Two further war-time endeavours deserve mention in the context of Crowther's dedication to internationalism in science. First, in 1942, the British Government, acting through the British Council, decided to establish a Cultural Scientific Office in Chungking. Crowther recommended that Joseph Needham be made director. The Civil Service made it quite clear to Crowther that they disapproved of the proposed appointee's political record: and the idea that British culture might be enriched - as both Needham and Crowther believed that it would be - as a result of a deeper understanding of Asian science and technology, was derided in high places. But for Crowther's determined championship of Needham, the writing of Science and Civilization in China would almost certainly have been seriously delayed.
Second, Crowther recognized the fact, apparent from the mid-1930s onwards, that many academics in Nazi Germany and Austria would eventually be either banished or killed. The escape-routes that were opened up for scholars in the humanities - notably those supported by Maurice Bowra and his migr colleagues in Oxford - are now fairly well known. The work of the Society for Visiting Scientists, yet another product of Crowther's directorship at the British Council, deserves wider recognition for the hospitality and financial assistance which it extended to scientists from each of the occupied countries.
In the immediate post-war period Crowther strengthened his commitment to socialist science. There was no longer a place for him at the British Council, and his contributions to the Manchester Guardian all but ceased following the 'spiking' of a powerful analysis of the long-term implications of Hiroshima. Crowther now gave his energies to radical politics and the politicization of scientific workers. He held high office in the World Federation of Scientific Workers and continued to travel extensively, lecturing and collecting material for works of scientific popularization and for the more scholarly books which now flowed from his pen. He spoke out and wrote against what he believed to be the abuse of science under capitalism: the enthusiasm with which he had greeted the planned organization of scientific research in the Soviet Union in the early 1930s remained essentially undimmed.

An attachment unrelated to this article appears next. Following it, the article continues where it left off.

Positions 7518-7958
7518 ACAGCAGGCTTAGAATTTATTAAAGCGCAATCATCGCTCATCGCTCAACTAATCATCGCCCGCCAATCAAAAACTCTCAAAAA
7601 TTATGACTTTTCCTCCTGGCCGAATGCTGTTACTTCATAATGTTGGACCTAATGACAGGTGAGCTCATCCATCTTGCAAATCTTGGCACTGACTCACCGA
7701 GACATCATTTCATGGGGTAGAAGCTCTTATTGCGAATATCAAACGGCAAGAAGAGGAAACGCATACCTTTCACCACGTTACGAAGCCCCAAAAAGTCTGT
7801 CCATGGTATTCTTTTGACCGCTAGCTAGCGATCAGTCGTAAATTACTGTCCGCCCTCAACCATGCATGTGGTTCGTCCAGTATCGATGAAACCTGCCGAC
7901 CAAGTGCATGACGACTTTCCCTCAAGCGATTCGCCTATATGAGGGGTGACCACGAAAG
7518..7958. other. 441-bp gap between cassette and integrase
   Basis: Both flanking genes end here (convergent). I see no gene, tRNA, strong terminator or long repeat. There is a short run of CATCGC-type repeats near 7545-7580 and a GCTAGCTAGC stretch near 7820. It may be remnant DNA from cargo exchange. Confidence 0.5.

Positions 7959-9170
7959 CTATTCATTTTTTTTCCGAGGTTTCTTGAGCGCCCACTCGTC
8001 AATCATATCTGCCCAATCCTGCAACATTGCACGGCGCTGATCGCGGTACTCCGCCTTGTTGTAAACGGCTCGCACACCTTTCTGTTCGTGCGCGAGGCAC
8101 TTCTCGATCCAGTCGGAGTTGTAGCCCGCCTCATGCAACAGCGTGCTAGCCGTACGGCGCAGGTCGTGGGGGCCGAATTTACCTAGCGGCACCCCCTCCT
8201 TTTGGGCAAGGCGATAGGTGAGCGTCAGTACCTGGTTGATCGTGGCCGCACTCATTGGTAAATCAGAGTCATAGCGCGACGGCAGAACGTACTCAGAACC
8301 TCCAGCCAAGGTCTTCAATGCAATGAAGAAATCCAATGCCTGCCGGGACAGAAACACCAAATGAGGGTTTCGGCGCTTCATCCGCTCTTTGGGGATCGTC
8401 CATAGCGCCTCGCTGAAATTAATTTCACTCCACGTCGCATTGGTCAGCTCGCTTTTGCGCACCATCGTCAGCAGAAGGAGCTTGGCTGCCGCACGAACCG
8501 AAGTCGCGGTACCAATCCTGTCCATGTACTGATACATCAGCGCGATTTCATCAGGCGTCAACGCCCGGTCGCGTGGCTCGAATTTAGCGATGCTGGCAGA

In the five and a half decades in which he was 'with science, though not in it', J. G. Crowther was journalist, civil servant and pioneering advocate of the social relations of science. Historians (and journalists, too) will find it useful to consult his papers both to deepen their knowledge of the men and women of science with whom he enjoyed long and cordial contact: and to explore the complex interactions between science and government in twentieth-century Europe.
(From William Luckin's introduction to the handlist, with minor editing.)